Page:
The Bolshevik government withdrew from the Great War in November 1917 and formally signed a peace treaty with Germany at Brest-Litovsk in 1918. The Bolshevik approach to the Jews was twofold. On the one hand, they repudiated anti-Semitism and severely punished any soldiers for attacking Jews. In a series of speeches during the Civil War, Lenin fiercely denounced Tsarism for its anti-Semitic oppression and exploitation of the Jewish proletariat. However, Marxist orthodoxy taught them that they were to be ideologically committed to the destruction of all religious superstitions. They soon liquidated many of the Jewish organisations. For more secular Jews, formal liberation by the Bolsheviks allowed them to leave the Pale. Jews became the third largest national group amongst party members. Despite the initial reluctance, for many Jews the revolution meant freedom and new opportunities. Many became cadres of the party. Any Jewish political activism that was not related to Bolshevik party politics was suppressed – the Socialist Revolutionaries were banned as ‘counter revolutionary’ following the incident at Kronstadt , whilst Jewish interest groups like Zionist organisations or the anti-Zionist ‘Bund’ were outlawed as the devices of capitalist saboteurs from Britain and America. The Marxist theoretician Georgi Plekhanov described Jewish Bundists as Zionists “suffering from sea sickness”.
Hebrew publications were completely forbidden as a superstitious religious tongue, whilst Yiddish was strangely promoted as a ‘proloterian language’ that could aide the Jews’ assimilation into Soviet culture. It was only under Stalin that this scheme too would be drastically abandoned. Shortly after the Bolshevik takeover of the State, the Communist Party developed its own Jewish Commissariat, ‘The Yevsektsyia’, under the former leader of the Bund, Esther Frumkin. The policy on Judaism was to be ruthless – wary that the population would use more anti-Semitic attacks to undermine the Jewish intelligentsia during the Civil War, she exclaimed that “it rests with Jewish Communists to be even more ruthless with Rabbis than non-Jewish Communists are with priests”.
The Jews were themselves subject to indirect forms of discrimination with Rabbis and community leaders facing heavy taxation by the state. They were stereotypically portrayed as ‘petty bourgeois’ reactionaries. Many were encouraged by the Yevsektsiya to move to agricultural and industrial communities in the Crimea and Ukraine in a renewed effort to rapidly restructure Russian Jewish society. The ancient Kehilahs were formally abolished and brought under state jurisdiction by 1919.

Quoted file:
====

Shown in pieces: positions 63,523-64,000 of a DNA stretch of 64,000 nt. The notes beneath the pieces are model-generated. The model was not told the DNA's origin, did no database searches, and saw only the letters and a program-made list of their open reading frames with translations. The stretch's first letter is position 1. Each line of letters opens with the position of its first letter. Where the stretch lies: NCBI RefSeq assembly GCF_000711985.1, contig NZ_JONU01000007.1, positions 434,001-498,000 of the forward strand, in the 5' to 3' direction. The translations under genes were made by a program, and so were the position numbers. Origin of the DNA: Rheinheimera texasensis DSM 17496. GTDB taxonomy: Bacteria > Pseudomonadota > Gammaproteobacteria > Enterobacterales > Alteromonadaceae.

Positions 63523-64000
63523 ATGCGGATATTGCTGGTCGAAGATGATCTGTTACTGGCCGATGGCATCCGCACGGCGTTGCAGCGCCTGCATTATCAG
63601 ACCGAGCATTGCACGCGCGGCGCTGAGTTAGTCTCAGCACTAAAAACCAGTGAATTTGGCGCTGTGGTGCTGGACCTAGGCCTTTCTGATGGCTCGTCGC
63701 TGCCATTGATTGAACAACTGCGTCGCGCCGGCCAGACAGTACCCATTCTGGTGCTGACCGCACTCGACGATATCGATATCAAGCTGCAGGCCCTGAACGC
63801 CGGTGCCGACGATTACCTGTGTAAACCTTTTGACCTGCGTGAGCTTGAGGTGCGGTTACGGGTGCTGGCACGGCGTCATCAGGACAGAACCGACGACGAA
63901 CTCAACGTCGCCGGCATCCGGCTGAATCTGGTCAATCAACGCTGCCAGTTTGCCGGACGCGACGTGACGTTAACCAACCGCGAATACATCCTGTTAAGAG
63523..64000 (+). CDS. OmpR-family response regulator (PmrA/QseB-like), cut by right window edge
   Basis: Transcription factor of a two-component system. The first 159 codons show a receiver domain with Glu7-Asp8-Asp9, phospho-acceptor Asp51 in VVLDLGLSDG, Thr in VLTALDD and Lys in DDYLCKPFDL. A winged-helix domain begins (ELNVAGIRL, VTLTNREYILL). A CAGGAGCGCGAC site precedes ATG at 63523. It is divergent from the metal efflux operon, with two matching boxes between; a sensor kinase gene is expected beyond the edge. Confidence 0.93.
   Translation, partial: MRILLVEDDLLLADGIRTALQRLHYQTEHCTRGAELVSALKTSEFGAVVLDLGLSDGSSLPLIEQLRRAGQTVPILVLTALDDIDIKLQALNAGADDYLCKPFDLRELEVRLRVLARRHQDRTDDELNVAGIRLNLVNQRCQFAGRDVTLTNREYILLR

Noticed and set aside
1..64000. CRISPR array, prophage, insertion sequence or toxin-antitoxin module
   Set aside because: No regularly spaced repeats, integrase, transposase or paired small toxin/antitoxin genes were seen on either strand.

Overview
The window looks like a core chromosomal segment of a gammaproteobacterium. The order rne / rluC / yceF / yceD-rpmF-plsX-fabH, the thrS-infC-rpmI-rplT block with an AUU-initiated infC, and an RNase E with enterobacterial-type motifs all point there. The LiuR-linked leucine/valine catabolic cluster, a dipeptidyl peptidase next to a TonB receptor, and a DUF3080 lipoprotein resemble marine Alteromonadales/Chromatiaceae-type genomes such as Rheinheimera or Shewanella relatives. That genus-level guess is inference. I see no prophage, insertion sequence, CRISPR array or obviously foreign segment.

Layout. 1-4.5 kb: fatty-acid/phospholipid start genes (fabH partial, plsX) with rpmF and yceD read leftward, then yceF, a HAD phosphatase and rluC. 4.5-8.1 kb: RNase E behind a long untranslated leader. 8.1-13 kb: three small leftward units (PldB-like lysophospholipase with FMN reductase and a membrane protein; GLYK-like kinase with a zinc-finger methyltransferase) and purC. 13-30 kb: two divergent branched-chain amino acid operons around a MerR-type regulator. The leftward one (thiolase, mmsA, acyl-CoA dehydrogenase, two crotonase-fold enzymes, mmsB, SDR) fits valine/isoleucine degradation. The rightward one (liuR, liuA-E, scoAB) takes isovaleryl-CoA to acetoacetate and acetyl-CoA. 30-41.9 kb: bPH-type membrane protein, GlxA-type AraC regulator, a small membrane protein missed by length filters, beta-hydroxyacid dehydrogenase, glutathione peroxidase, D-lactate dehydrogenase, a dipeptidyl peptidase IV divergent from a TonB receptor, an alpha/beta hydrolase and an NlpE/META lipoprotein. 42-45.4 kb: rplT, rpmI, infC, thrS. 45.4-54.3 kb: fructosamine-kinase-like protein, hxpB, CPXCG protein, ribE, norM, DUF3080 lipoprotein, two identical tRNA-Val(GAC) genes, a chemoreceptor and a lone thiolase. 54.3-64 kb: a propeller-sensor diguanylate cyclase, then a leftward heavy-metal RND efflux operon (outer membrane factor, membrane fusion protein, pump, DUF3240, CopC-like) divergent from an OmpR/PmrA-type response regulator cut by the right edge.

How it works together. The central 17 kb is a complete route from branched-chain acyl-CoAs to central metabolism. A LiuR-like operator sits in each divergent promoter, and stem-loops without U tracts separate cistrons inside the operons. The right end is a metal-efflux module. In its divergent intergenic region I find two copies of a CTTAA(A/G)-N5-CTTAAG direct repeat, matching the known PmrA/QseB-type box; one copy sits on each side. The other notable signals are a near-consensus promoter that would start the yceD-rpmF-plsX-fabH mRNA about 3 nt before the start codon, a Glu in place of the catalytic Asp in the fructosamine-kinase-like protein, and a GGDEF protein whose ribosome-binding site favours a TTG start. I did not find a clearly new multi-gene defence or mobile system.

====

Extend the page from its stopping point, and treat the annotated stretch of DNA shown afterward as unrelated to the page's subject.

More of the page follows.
Their actions were excessively ruthless – observant Jews were persecuted, yeshivas and synagogues were shut and many were exiled to the Gulag or executed. The Jewish members of the Yevsektsiya and the Cheka were particuarly brutal to the Orthodox Church, whom they reviled as abusers of power who had collaborated with the ancien regime in spreading anti-Semitic prejudice. Despite actually increasing general levels of anti-Semitism, the Jewish Communists were intent on showing the backward peasants that state atheism was the way forward.
Many Jewish individuals were later executed in the purges or imprisoned in the Gulag under the increasingly anti-Semitic regime instituted by Joseph Stalin from the 1930s onwards. From the 1950s, the Soviet Union would regularly state its opposition to ‘rootless cosmopolitans’, ‘Zionist saboteurs’ and ‘refuseniks’ in a pragmatic alignment with the Arab states during the Cold War. Judaism was certainly not offered the protection of Communism for very long.
Whilst the vast majority of Russian Jews were content to retain their religious traditions and even emigrate outside of Russia, there was a small minority committed to the overthrow of the established order within Russia. The Tsars had marginalised Jews socially, economically, religiously and politically – with the onset of these pressures, the Tsars had been forced to institute a set of reforms which acquainted many Jews with their first taste of freedom. Revolution distilled these ideas still further – war led to them becoming state policy. Yet unrestricted critical inquiry and skepticism also has the ability to prosecute a tyranny of its own.
Like the Jacobins at the height of the French Terror, many Jews had taken Enlightenment thought to its absolute extreme. For them, freedom did not come through laws and civil rights but the absolute abolition of capitalism, pluralism and an independent rule of law. With a repudiation of all religion and nationalism, they had sought to replace one tyranny with another – that of the party and the proletariat. They were not motivated by their own Jewishness but by a desire to stamp it out – and any other identity which could lead to persecution of one community by another. In an attempt to “force Russia to be free”, they ended up losing not only their own freedom but that of the entire nation.
This is the last part in a series on the relationship between Jews and the First World War:
1) The Great War – The Defining Moment of Modern Jewish History (introduction)
2) Jews and the War PART 1
3) White Tsars, Red Tsars and Jews PART 2 (this one)